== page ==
A healthy bladder depends on a healthy urinary tract and communication pathways between nerves and muscles. Conditions that affect these can cause involuntary contractions, leading to overactive bladder (OAB)

If you have an overactive bladder (OAB), learning the cause can help you manage it better. Sometimes, your doctor won’t be able to find a cause.

In other cases, you and your doctor can pinpoint an underlying condition that may be treatable. Read on to learn more about what causes OAB, its risk factors, and triggers.

OAB is caused by involuntary muscle contractions in your bladder muscles, whether or not your bladder is full. The exact cause of these contractions is sometimes impossible to identify. In other cases, you and your doctor can identify the underlying cause.

  • Neurological conditions: Some neurological conditions can disrupt the signals between your nerves and bladder muscle. These include Parkinson’s disease, multiple sclerosis, and stroke.
  • Nerve damage: This includes trauma to your spine, pelvis, or abdomen caused by injuries or surgeries, complications of diabetes, brain or spinal cord infections, and neural tube defects.
  • Urinary tract infection (UTI): This can cause your bladder to become overly active, triggering the urge to urinate more. Unlike OAB, a UTI often causes pain or a burning sensation during urination.
  • Side effects from medications: Certain medications, like water pills or caffeine pills, can cause OAB-like symptoms. Taking medications with lots of fluids can also increase urine production, leading to urgency and incontinence.
  • Obstructions: Blockages or other abnormalities in your urinary tract can cause symptoms similar to OAB. These include bladder stones, enlarged prostate, and tumors. An enlarged prostate can also cause urgency.
  • Metabolic disorders: Certain metabolic disorders can co-occur with OAB and can be an underlying cause.
  • Stress incontinence: This is incontinence caused by physical overexertion from things like sneezing, coughing, or exercising.

For females assigned at birth (FAAB), OAB-like symptoms may indicate menopause or pregnancy.


Menopause causes a sudden drop in the level of estrogen in a female body. Lower estrogen levels can cause your bladder and urethra muscles to weaken. This can lead to sudden urges to urinate and urine leakage, a condition known as urge incontinence.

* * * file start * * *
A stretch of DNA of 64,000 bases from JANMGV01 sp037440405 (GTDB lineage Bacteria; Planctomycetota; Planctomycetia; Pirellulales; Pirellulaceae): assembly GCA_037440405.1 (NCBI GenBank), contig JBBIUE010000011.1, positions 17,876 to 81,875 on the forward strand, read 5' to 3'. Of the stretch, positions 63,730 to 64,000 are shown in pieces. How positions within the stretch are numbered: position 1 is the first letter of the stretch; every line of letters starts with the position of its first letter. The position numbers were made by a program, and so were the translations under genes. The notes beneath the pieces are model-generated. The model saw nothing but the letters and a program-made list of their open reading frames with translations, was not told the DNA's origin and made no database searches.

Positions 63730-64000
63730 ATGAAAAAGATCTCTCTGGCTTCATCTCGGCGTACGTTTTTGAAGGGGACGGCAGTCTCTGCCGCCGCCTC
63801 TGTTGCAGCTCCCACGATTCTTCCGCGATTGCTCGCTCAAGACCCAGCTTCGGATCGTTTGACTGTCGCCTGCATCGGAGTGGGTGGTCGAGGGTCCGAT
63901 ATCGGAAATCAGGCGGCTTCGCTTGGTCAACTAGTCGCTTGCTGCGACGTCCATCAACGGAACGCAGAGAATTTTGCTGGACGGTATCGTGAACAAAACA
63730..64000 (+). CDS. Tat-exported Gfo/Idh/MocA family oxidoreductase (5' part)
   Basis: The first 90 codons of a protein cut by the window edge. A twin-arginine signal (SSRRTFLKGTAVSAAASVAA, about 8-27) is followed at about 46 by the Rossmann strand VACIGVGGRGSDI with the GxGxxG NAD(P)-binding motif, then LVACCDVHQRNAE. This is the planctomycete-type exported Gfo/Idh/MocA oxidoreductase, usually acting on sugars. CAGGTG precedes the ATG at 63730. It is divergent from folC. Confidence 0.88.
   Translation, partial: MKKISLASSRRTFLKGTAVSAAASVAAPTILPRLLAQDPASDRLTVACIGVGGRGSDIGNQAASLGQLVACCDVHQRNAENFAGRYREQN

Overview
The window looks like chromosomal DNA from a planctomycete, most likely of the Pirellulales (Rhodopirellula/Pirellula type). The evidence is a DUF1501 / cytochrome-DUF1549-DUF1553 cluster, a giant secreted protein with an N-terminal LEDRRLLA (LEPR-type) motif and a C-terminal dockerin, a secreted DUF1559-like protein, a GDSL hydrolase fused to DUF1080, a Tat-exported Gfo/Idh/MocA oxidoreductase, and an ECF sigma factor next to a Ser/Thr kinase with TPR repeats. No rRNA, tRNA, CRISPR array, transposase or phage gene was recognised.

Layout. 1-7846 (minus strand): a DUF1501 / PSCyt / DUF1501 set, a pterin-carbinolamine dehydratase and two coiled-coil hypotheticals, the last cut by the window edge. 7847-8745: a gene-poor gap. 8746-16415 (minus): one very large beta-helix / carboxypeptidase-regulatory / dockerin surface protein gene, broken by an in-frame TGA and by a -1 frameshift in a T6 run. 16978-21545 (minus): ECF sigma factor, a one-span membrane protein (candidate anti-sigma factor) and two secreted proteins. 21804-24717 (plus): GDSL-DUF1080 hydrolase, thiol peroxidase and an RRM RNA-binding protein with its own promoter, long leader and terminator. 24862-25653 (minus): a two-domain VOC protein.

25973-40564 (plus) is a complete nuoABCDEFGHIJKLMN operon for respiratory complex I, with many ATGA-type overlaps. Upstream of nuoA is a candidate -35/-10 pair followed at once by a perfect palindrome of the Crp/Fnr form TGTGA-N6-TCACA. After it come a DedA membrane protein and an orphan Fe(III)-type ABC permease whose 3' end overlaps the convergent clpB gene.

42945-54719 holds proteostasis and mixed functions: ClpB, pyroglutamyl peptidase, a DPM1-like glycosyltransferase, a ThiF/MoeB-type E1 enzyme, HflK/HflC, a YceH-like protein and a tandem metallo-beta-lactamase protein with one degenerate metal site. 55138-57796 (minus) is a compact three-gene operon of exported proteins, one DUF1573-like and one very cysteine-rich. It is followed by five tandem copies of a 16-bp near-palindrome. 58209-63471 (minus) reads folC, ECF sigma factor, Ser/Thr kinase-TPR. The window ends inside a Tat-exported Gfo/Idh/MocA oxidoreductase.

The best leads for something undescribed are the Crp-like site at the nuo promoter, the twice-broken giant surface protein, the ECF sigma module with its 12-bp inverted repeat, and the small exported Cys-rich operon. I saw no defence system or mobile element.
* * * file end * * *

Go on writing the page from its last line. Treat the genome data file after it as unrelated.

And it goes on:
You may also develop stress incontinence with menopause. In this condition, laughing, sneezing, and similar movements put pressure on your bladder and lead to urine leakage.


During pregnancy, a uterus expands. This can put pressure on your bladder and cause sudden urges to urinate or incontinence. You might also experience incontinence after childbirth due to weakened pelvic floor muscles. This is a common cause of OAB-like symptoms and is treatable with Kegel exercises and other therapies designed to strengthen your muscles.

Particularly in males assigned at birth (MAAB), OAB may be caused by an enlarged prostate gland.

It’s not unusual to have an enlarged prostate, and it can be a sign of age. However, it can also be a sign of prostate cancer.

An enlarged prostate can affect the flow of urine out of the urethra, leading to frequent sensations of urgency. However, males, like females, can get OAB from a variety of non-sex-specific causes, so screening is important.

Certain risk factors affect your chances of developing OAB. Some of them, such as age and gender, are beyond your control. Others, such as obesity, are preventable through healthy lifestyle choices.

Risk factors for OAB include:

  • Age: OAB can occur at any age, but your risk increases as you get older. Age also raises your risk of other conditions that affect bladder control.
  • Sex: FAABs are more likely than MAABs to be incontinent, reports the National Institute on Aging. In part, this reflects how menstruation, pregnancy, and menopause affect female hormone levels and pelvic floor muscles.
  • Obesity: Carrying excess weight puts pressure on your bladder. Obesity may also lead to conditions affecting blood flow and nerve activity in your bladder.

If you have OAB, there are many possible triggers for your symptoms. These include:

  • eating acidic foods, such as tomatoes and citrus fruits
  • drinking too much alcohol or caffeinated drinks
  • not drinking enough fluids
  • not getting enough fiber in your diet
  • constipation

Identifying and avoiding your triggers can help reduce your OAB symptoms.

How do you calm an overactive bladder flare-up?

Treatment for overactive bladder can take time. Some lifestyle changes can support your treatment, including quitting smoking, maintaining a healthy weight, eating a balanced diet, getting enough fluids, and exercising.

In addition, it’s a good idea to limit coffee, alcohol, and acidic foods.

Does an overactive bladder come and go?

An overactive bladder tends to be a chronic condition, but triggers can make your symptoms worse. Eliminating or reducing these, where possible, can help reduce the severity. Speak with your doctor for specific recommendations to you.

Understanding the causes and risk factors for OAB may help you avoid developing it. If you have OAB, diagnosing the cause and identifying triggers can help you manage your condition.

Healthy lifestyle choices are important. Try to maintain a healthy weight, eat a well-balanced diet, and exercise regularly. Stay in touch with your doctor, who can help you manage your symptoms and treat any underlying health conditions.